The cruiser Port Royal will be one of 11 cruisers put into reduced operating capacity under a cost-saving plan that could borrow procedures from Military Sealift Command. (MC3 Diana Quinlan/Navy)
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Cruiser crews going into lay-up in the coming years could be cut by two-thirds and share berthing and galleys with other ships if the Navy follows an established model that has cut costs by more than 80 percent.
The Pentagon on Feb. 24 announced a plan to place 11 of 22 cruisers and three dock landing ships in a reduced operating status, a proposal that leaves a number of unanswered questions as the Navy works out the details.
Yet this much is certain: Don’t expect to get an easy tour if your ship goes into lay-up. Much of the crew will rotate to fill gaps at sea and critical billets ashore.
Sources familiar with the plan said leaders are likely to adopt elements of the the Military Sealift Command model, which has made an art of reduced operating status over the past two decades.
MSC, whose fleet support ships are mostly crewed by civil service mariners, regularly cuts crews to about one-third their size to save money and extend service life when the ships are pierside for long periods. MSC is adept at getting the ships mission-ready on short notice, typically in five or 30 days depending on activation status, said Christopher Thayer, director of contractor operated ships.
Thayer is responsible for 80 MSC vessels — 15 of which are maintained in ROS. His fleet oilers and cargo ships typically have a crew of about 30 contracted mariners. Still, with just a handful of crew members (mostly snipes) to maintain equipment, his vessels are able to pass inspection and shipping standards. Crews also conduct periodic dock trials and bulk up for biennial sea trials.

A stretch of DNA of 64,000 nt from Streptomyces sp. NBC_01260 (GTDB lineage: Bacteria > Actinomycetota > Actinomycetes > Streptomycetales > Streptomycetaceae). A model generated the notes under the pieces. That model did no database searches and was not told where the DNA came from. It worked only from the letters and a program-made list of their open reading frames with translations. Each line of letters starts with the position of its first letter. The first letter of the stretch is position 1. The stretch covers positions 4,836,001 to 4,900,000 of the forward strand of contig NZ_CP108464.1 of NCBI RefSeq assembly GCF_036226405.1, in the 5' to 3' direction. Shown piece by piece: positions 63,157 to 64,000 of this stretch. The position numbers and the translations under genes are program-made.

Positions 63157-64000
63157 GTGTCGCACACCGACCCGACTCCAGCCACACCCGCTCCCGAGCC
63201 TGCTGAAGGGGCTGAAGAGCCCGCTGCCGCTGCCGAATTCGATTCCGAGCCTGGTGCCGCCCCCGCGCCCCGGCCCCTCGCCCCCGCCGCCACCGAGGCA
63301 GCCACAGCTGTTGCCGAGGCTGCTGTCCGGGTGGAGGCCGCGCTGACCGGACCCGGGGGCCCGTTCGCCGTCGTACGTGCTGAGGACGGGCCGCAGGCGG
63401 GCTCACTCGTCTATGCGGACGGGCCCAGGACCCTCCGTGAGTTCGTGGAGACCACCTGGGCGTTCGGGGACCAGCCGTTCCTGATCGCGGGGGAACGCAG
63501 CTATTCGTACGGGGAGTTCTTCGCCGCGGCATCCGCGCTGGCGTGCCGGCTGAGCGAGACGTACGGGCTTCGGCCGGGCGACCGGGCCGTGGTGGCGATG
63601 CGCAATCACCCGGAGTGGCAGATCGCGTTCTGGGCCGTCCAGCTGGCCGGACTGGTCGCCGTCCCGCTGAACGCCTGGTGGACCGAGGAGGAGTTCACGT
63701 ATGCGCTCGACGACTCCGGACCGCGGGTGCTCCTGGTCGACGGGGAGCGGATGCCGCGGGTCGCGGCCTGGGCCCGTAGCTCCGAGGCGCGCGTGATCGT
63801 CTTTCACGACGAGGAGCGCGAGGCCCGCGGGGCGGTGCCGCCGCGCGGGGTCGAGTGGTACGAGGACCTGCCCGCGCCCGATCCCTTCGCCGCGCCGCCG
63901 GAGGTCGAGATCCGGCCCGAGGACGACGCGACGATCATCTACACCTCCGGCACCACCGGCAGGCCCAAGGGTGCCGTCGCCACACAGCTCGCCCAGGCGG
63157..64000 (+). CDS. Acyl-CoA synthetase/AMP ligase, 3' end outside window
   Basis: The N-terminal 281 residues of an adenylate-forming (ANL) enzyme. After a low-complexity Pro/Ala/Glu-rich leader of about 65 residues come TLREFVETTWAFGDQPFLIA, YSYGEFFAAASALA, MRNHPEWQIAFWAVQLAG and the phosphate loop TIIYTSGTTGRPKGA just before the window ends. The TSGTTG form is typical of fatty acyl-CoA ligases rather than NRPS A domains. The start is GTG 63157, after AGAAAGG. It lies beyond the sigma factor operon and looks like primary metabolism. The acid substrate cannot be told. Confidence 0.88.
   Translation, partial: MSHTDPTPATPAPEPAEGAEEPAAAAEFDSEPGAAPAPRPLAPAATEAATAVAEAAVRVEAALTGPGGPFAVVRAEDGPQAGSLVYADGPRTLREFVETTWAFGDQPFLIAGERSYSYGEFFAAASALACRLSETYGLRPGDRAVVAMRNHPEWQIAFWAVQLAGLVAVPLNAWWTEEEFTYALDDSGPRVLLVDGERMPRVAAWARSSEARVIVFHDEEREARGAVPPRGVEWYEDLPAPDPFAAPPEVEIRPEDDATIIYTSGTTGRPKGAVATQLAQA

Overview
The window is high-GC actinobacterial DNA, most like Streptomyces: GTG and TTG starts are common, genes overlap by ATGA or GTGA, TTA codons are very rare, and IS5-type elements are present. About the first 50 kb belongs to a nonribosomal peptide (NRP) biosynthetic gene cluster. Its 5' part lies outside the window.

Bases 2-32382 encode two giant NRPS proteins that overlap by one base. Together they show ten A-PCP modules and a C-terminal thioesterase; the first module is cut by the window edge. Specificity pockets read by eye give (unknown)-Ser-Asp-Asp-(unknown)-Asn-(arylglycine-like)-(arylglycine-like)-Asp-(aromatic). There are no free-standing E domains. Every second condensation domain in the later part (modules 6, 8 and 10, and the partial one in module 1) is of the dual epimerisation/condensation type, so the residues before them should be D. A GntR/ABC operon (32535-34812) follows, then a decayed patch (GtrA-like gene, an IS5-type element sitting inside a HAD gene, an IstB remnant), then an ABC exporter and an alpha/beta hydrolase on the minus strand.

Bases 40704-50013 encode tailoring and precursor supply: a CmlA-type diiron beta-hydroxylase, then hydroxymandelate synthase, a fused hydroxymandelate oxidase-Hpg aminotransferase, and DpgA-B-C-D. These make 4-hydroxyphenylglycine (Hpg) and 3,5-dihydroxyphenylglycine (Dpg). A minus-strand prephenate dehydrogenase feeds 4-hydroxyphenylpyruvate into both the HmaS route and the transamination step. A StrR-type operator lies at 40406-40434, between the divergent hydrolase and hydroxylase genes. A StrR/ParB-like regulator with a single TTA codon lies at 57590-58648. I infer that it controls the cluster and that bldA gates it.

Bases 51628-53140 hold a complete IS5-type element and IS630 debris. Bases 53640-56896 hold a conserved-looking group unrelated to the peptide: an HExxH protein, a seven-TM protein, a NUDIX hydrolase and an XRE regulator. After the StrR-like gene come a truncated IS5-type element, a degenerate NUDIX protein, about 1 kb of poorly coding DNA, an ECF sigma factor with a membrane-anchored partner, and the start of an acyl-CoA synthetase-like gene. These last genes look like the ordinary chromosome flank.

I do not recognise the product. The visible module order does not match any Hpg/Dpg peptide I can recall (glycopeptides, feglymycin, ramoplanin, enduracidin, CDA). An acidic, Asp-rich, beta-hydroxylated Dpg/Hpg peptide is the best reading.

Efficiency is the name of the game. For example, most of Thayer’s ROS ships are based in Norfolk, Va. He has fewer than a half-dozen crew members on four ships, and 11 crew members on a fifth. But all five crews reside on the last ship, the only one to maintain a hot galley and berthing areas.
Since engines are laid up, crew size is determined largely by turnaround time. The key is to keep the right number of personnel on board to make sure replacements and repairs don’t exceed the activation time line.
This approach provides “substantial” maintenance and labor savings, Thayer said. He pointed to the Bob Hope-class large, medium-speed, roll-on/roll-off ships, which range from11 to 16 years old but average less than four years’ run time on their engines. The estimated engine lifespan is 50 years.
While lay-up is normal for the LMSR fleet, this status is not always a strategic matter. Some MSC ships have been placed in this position because of financial constraints, Thayer said, as was the case recently for the T-AO fleet replenishment oilers, which keep strike groups sailing with fuel, food, ammunition and supplies.■